My favorite recipes are the ones with totally new ideas that require invention, that require science. A few weeks ago I went totally nuts when I read this blog post on the Kids with Food Allergies website about egg-free meringues made from bean brine. I had just come from a speaking engagement where I told the audience that none of the egg replacers I was discussing (flaxseeds, applesauce, chemical egg replacers) could be used to make meringue. Could it be possible that making meringues from bean brine actually works?
The answer is a resounding yes!!
And it’s easier than you might expect (it worked on the first try).
My version of the recipe is a bit different than in the Kids with Food Allergies post. But first, what exactly is bean brine? It’s the liquid in a can that the beans have been soaking in. I discovered that in the vegan world this is commonly referred to as “aquafaba.” Lousy word, but maybe it will grow on me.
Here’s my version of aquafaba meringues:
½ cup of aquafaba (the liquid from a can of beans)
½ teaspoon cream of tartar
½ teaspoon vanilla extract
½ cup plus 2 tablespoons powdered sugar
Use the whisk attachment on your mixer. Beat the aquafaba on high, for about 5 minutes, until it is foamy. Add the cream of tartar, vanilla, and sugar. Beat on the highest speed for 10-12 minutes until the mixture is thick and holds its shape. (The peaks will not stiffen as much as they do with egg meringue – think of them as soft peaks.)
Drop spoonfuls onto a baking sheet lined with parchment paper. Bake at 225 for 1 hour and 20 minutes (until the bottoms are light golden) and then turn off the oven. Let the meringues sit in the oven for another 40 minutes.
Aquafaba meringues are lighter and fluffier than traditional meringues. They melt in your mouth like cotton candy.
After making meringues I wondered… what else might I use aquafaba for? Could aquafaba be the next new egg replacer? And I immediately thought of mayonnaise. When I developed Flaxseed Mayonnaise for The Allergy-Free Pantry, I tried many foods as the base, but I hadn’t yet discovered aquafaba. I opened a can of garbanzo beans just so I could have the liquid to try aquafaba mayonnaise. (We’re probably having beans for dinner tonight.)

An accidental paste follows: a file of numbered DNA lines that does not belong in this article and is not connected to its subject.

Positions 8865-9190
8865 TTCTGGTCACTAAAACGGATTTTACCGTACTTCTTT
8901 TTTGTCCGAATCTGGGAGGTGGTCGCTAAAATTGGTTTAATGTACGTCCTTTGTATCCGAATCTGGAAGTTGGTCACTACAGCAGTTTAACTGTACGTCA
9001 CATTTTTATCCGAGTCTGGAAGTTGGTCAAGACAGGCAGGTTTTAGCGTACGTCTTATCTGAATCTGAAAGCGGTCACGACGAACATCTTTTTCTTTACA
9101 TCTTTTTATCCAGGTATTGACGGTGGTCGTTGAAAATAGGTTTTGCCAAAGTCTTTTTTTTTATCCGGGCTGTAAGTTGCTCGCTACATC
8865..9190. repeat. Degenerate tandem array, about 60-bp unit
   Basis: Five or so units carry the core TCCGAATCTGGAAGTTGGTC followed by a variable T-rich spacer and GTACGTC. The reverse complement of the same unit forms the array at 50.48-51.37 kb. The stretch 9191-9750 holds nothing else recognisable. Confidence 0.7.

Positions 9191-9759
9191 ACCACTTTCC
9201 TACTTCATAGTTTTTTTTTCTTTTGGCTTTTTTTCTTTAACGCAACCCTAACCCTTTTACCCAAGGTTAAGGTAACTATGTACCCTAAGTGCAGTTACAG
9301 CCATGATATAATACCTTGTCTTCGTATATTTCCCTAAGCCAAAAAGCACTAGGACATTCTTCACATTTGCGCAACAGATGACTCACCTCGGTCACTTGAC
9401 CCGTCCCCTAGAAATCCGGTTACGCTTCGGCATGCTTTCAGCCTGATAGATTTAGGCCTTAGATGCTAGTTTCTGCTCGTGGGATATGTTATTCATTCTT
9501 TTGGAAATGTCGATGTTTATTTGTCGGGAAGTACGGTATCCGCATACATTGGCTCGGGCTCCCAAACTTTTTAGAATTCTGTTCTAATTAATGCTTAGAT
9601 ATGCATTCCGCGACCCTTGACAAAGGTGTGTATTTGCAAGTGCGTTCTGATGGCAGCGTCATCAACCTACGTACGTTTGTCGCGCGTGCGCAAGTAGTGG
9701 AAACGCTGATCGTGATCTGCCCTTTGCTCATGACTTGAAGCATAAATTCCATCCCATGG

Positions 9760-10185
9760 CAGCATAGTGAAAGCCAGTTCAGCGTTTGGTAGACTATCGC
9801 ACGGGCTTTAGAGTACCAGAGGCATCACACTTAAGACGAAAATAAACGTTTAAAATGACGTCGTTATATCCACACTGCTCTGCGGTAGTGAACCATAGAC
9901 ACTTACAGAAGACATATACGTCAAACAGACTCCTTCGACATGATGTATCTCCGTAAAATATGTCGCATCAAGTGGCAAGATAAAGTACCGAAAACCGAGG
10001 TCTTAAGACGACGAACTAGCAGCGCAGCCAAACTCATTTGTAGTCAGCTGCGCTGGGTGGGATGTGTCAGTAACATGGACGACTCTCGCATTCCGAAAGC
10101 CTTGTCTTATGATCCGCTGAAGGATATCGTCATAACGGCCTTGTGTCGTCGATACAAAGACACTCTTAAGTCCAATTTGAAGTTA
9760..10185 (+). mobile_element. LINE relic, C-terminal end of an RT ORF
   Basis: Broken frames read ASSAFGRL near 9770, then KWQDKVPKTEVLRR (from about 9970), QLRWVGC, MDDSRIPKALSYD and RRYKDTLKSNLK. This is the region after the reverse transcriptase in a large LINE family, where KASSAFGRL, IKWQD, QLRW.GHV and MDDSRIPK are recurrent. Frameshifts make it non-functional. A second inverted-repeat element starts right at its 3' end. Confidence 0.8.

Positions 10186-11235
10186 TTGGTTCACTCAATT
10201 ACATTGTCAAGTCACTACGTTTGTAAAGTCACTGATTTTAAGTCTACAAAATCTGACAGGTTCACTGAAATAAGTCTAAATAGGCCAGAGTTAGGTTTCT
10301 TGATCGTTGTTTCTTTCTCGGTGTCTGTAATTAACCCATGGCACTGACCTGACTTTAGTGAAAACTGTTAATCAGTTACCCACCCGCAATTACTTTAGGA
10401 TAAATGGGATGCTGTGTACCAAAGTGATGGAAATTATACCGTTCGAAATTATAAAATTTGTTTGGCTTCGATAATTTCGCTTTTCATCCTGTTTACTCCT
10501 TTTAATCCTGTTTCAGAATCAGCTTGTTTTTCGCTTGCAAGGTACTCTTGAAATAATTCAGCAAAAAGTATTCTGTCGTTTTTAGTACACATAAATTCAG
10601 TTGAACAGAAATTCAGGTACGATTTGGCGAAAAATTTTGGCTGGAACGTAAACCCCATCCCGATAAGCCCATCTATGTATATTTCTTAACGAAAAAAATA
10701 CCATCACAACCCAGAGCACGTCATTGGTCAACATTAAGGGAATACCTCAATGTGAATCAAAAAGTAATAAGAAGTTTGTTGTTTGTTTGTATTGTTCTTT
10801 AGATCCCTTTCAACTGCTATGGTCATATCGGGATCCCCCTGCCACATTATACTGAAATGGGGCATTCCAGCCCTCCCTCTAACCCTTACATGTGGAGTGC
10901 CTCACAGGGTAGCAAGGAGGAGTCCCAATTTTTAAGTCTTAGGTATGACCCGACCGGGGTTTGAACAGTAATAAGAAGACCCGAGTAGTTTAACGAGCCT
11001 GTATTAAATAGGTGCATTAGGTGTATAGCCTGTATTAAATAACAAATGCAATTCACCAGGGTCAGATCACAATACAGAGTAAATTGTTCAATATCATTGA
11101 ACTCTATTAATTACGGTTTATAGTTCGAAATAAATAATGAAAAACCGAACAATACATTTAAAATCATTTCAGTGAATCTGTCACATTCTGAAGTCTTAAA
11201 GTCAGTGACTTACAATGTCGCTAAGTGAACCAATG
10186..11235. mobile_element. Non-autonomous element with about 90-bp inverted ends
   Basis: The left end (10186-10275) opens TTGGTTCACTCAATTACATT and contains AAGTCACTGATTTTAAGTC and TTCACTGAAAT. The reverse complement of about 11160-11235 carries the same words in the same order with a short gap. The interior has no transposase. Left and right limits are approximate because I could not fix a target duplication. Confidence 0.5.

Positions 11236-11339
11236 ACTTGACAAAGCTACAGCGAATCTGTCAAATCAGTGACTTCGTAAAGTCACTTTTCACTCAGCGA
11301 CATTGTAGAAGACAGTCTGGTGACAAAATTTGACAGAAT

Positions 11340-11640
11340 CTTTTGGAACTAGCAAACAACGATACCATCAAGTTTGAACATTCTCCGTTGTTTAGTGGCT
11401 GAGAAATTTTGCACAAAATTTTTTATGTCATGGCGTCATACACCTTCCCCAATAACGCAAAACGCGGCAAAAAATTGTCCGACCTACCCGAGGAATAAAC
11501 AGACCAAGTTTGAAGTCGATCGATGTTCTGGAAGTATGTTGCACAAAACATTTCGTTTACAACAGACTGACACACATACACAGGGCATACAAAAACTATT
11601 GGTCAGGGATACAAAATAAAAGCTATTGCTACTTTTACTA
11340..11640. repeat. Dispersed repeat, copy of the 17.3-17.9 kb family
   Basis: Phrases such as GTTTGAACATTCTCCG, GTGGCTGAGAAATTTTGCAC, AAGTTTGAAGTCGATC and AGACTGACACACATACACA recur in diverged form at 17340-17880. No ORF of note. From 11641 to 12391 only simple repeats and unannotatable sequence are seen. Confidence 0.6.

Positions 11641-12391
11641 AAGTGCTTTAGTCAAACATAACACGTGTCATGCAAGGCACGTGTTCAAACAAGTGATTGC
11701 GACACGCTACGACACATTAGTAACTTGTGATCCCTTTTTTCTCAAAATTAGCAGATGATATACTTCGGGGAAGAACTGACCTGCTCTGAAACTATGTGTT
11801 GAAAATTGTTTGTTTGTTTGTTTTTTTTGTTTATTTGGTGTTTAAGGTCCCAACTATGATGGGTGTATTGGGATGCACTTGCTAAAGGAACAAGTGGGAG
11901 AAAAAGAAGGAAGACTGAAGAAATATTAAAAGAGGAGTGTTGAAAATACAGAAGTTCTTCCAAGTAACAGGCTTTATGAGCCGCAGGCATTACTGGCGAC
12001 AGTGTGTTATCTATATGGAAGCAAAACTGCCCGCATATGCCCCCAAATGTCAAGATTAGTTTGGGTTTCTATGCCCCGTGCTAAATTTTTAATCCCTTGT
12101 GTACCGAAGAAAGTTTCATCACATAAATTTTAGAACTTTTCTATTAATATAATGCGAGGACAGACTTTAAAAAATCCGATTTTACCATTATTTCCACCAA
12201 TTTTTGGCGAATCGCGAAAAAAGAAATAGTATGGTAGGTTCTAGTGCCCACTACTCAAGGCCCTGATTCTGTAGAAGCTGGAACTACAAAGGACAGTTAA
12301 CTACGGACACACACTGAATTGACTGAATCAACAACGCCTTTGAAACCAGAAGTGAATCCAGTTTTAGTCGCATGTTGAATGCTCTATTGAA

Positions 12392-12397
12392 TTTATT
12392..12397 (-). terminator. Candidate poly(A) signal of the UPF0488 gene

I know you are dying to know, so I will spill the beans (pun intended) and tell that it does work. What could be cooler than flaxseed mayonnaise? It just might be aquafaba mayonnaise.
The method to make aquafaba mayonnaise is exactly the same as with flaxseed mayonnaise, but considerably more oil is needed when using aquafaba – about two times as with flaxseed mayonnaise. (In flaxseed mayonnaise I used two flaxseed eggs to ¾ cup oil – here I am using the equivalent of one “aquafaba egg.” And aquafaba seems to have a citrusy flavor as is – hence just a little bit of acid is needed.
¼ cup aquafaba (the liquid from a can of garbanzo beans)
¼ teaspoon salt
½ teaspoon mustard
¼ teaspoon lemon juice
¾ cup oil
Combine the aquafaba, salt, mustard, and lemon juice in a working glass with an immersion blender. Add the oil in a slow trickle while continuing to run the immersion blender until all of the oil is incorporated.
This mayonnaise is a bit more akin to a milk mayonnaise than it is to flaxseed or traditional egg mayonnaise – it has a smoother, lighter, almost frothy consistency. I expect it will work quite well in salad dressings (wheels turning).
And of course, this gives those who are allergic to flaxseeds an alternative!!
I’m never throwing away the juice from the bean cans again.